But the truth is,

It doesn’t matter where you go,

Or where you are now,

Or how popping your insta page is,

Everyday is a new day to–

Recreate,

Reinvent,

Redefine,

Reshape,

Recommit to

Who you are,

Who you aren’t,

What you need

What you want–or don’t

Where you ultimately want to go,

Everyday is a new day

To do your laundry–

To clean up,

To shine brighter than anything that could ever possibly be contained or displayed in square boxes.

To make this life yours.

To do you.

-Julie, Wanderschool

Follow us on Instragram @wanderschooling

Blog

How You, Your Teen, or Your Homeschooler Can Study or Go to University in France

June 27, 2019
My teenager reading “90210” in French on the train to Paris; she found the book in a free “Little Library” near the station.

I’ve spent a lot of time lately researching how my teenagers can gain admission to university in France. My oldest teen is currently taking university classes in the United States, however, she wants to explore her degree granting options in Europe.

She is particularly interested in going to France.

First, off, that pesky little language thing. While I am no expert, my research does consistently point to the need for demonstrated French language proficiency to gain entrance into universities in France. The French are big into diplomas and certificates for just about everything.

So, if you, your teen, or your homeschooler is already a French speaking pro. Cross the language hurdle off your list.

However, if French skills are lacking, you have options. Beyond the obvious, yet complicated, option of packing everything up and relocating to France (or another French speaking region, such as Quebec, Canada), you can consider language schools, American school/university exchanges, work exchanges, or trying to gain university admission that will grant admission, but require preparatory courses before beginning credited course work.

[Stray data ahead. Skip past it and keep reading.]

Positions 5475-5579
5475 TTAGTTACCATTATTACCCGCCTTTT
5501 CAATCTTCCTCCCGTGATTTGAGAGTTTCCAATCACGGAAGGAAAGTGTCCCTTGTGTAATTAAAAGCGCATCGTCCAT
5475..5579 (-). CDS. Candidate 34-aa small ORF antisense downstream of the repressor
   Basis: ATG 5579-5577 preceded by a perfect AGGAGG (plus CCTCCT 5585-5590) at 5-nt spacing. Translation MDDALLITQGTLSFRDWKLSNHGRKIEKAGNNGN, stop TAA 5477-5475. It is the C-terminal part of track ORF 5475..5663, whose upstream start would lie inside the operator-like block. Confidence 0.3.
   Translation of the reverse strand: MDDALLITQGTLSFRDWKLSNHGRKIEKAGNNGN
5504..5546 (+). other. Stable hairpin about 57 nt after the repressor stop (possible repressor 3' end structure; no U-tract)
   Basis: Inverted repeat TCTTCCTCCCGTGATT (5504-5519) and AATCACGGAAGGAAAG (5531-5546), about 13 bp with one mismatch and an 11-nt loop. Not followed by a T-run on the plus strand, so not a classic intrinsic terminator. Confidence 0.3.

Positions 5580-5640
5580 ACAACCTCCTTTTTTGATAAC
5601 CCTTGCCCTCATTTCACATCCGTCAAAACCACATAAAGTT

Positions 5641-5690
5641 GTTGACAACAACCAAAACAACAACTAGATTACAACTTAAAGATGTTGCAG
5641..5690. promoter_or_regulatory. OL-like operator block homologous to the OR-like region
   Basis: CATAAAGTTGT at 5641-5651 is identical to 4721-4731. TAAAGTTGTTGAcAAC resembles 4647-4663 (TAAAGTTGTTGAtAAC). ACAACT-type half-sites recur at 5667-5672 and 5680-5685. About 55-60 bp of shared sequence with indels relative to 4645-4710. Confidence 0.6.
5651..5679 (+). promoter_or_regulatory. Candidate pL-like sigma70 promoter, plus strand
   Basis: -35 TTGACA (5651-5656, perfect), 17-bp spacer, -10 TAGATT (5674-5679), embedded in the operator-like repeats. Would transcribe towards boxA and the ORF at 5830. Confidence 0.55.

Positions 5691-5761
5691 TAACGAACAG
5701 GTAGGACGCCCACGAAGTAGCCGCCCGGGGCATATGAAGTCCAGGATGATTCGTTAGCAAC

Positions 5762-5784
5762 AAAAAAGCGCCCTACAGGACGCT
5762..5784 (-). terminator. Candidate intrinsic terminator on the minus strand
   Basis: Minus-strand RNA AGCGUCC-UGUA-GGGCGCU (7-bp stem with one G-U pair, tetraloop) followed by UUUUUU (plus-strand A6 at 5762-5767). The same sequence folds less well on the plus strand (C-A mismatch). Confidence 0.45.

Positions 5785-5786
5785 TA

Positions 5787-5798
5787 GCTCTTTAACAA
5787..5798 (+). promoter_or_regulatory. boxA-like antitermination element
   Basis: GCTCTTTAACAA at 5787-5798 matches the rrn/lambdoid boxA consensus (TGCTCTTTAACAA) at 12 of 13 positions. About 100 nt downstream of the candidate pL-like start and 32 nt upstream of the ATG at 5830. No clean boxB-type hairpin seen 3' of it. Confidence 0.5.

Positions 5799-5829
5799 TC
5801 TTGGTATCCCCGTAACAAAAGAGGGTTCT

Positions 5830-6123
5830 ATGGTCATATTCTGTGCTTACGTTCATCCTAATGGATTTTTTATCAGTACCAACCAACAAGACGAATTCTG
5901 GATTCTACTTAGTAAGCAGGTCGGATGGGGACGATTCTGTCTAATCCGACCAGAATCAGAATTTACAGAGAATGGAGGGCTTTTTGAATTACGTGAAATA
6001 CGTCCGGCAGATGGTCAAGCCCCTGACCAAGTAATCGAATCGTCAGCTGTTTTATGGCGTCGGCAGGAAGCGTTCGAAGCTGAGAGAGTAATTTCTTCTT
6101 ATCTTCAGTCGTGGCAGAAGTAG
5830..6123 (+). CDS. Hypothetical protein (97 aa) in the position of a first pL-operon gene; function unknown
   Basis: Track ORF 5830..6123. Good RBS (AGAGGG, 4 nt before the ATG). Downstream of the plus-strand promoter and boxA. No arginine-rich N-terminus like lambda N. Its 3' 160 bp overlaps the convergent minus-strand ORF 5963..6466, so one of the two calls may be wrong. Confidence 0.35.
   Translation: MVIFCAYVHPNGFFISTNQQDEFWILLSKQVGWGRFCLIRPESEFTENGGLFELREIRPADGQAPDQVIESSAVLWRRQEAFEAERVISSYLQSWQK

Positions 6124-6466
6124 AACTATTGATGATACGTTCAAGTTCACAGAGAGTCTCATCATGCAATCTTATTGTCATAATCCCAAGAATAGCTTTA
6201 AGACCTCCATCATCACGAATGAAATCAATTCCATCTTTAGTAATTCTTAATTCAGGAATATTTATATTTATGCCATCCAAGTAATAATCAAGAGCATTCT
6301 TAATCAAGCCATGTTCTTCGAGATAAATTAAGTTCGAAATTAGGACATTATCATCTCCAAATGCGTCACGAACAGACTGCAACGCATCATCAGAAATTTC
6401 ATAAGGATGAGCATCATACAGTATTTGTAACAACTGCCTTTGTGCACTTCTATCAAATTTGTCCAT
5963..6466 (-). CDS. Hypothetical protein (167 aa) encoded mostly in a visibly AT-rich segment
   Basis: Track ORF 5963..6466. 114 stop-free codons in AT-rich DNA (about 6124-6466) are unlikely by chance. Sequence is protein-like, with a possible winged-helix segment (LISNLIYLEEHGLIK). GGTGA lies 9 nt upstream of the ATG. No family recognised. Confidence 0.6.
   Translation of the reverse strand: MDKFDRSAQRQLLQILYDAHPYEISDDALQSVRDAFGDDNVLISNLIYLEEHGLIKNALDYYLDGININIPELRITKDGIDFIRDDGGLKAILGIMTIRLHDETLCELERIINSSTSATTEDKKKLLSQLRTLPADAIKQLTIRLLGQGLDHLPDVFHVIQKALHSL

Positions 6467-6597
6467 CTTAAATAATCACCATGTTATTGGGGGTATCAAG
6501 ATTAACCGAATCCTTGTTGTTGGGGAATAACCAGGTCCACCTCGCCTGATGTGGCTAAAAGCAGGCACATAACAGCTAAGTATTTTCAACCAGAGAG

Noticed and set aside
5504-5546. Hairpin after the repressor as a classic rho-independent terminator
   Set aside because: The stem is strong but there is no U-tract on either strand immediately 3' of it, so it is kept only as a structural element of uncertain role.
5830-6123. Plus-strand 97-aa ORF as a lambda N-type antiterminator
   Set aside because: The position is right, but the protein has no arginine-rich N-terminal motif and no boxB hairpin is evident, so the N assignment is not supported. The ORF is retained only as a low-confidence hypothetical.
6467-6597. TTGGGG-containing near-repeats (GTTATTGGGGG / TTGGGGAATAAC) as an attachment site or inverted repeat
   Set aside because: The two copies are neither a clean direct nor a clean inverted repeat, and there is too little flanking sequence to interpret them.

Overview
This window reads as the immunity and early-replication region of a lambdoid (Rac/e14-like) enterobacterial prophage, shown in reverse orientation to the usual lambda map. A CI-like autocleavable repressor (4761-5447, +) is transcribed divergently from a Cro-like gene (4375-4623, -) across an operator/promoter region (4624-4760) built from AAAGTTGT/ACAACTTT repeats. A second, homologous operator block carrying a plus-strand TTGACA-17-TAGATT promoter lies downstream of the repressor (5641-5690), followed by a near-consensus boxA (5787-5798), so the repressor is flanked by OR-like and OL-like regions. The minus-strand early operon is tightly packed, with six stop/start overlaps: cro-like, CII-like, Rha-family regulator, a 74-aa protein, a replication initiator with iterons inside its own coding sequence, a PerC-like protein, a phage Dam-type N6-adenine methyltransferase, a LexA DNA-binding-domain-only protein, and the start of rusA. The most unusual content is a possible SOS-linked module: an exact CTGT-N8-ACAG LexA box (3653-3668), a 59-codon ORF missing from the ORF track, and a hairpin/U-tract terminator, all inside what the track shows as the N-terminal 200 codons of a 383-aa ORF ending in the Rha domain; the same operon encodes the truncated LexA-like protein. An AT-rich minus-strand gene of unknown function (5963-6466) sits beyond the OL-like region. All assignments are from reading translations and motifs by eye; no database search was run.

To demonstrate French skills, you or your student will like have to prove language skills by way of DELP or DALF diplomas. From my research, these diplomas are awarded by the French Ministry of Education. Language schools or self-study guides can prepare you for the tests.

If you make your way to France, there are language schools that offer weekly classes for beginners, as well as many teachers offering private lessons. A few years ago, when I spent a month in Paris with my children, they attended language school for one week; I probably would have enrolled them for a longer period of time, however, I wanted to spend time exploring the city with them!

Campus France

Non-French residents, such as American students, can find schools, programs, entry requirements, visa information, and apply for those programs in France through Campus France. My research suggests that students who already have degrees or are beyond their first year of post high-school studies can contact and apply to schools directly.

Recently, I met a California woman in Nantes, France, who was working on her Master’s Degree at the local university. She explained that admission itself was straightforward, but that there was a lot of paperwork to do. Lots and lots of paperwork is so very French. She explained that when she arrived she had zero French language skills, but she was required to enroll in the university’s French as a foreign language courses before she could proceed with fulfilling the requirements of her degree.

Funky Degree Names

When you are researching French schools, don’t be surprised when you see the term ‘License’ which is used to describe the Bachelor level of studies in France. Master and doctoral level degrees are also available to pursue, and they seem to use familiar naming conventions that most Americans are likely to understand.

Cost of Higher Education in France

The significantly lower cost of higher education in France is likely worth the time and effort that might be required of taking French classes, passing any language proficiency tests, or going further in university studies. Non EU-students, while they have to pay differentiated registration fees, still pay a much lower price tag for university education than that in the US, thanks to French government tuition subsidies.

Homeschoolers

Homeschooling is a legal and acceptable, although still uncommon, way to complete education requirements in France. Accordingly, it’s my understanding that there is a route for French homeschoolers to attend university (typically, they have to satisfy tests), so it stands to reason that homeschoolers from outside France who can satisfy requirements (e.g., diploma, transcripts of their home place or satisfy tests) should also be eligible for admission. In the coming months, my family may go down this route, and if so, I’ll write an update.

If your homeschooler has gained admission to a French university, please leave a comment below! I would love to hear about your experiences, as I’m sure my readers would also appreciate learning about them.